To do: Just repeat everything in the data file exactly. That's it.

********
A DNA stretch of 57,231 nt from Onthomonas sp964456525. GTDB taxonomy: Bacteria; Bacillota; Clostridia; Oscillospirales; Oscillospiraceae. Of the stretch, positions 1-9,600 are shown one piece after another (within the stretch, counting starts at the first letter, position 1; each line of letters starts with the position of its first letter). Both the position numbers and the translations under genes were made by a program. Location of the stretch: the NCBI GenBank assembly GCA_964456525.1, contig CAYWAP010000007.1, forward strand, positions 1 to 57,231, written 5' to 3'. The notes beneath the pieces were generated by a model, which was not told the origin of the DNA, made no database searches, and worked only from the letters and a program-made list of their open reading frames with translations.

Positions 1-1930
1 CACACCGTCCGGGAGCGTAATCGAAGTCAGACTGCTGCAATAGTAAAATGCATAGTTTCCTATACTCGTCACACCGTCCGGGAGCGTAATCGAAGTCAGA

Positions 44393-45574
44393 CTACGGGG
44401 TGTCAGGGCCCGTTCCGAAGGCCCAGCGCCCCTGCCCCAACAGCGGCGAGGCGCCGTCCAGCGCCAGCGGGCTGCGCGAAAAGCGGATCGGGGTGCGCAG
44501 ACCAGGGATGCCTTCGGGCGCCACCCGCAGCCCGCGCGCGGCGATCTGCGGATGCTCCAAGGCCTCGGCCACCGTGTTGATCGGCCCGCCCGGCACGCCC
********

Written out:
A DNA stretch of 57,231 nt from Onthomonas sp964456525. GTDB taxonomy: Bacteria; Bacillota; Clostridia; Oscillospirales; Oscillospiraceae. Of the stretch, positions 1-9,600 are shown one piece after another (within the stretch, counting starts at the first letter, position 1; each line of letters starts with the position of its first letter). Both the position numbers and the translations under genes were made by a program. Location of the stretch: the NCBI GenBank assembly GCA_964456525.1, contig CAYWAP010000007.1, forward strand, positions 1 to 57,231, written 5' to 3'. The notes beneath the pieces were generated by a model, which was not told the origin of the DNA, made no database searches, and worked only from the letters and a program-made list of their open reading frames with translations.

Positions 1-1930
1 CACACCGTCCGGGAGCGTAATCGAAGTCAGACTGCTGCAATAGTAAAATGCATAGTTTCCTATACTCGTCACACCGTCCGGGAGCGTAATCGAAGTCAGA

Positions 44393-45574
44393 CTACGGGG
44401 TGTCAGGGCCCGTTCCGAAGGCCCAGCGCCCCTGCCCCAACAGCGGCGAGGCGCCGTCCAGCGCCAGCGGGCTGCGCGAAAAGCGGATCGGGGTGCGCAG
44501 ACCAGGGATGCCTTCGGGCGCCACCCGCAGCCCGCGCGCGGCGATCTGCGGATGCTCCAAGGCCTCGGCCACCGTGTTGATCGGCCCGCCCGGCACGCCC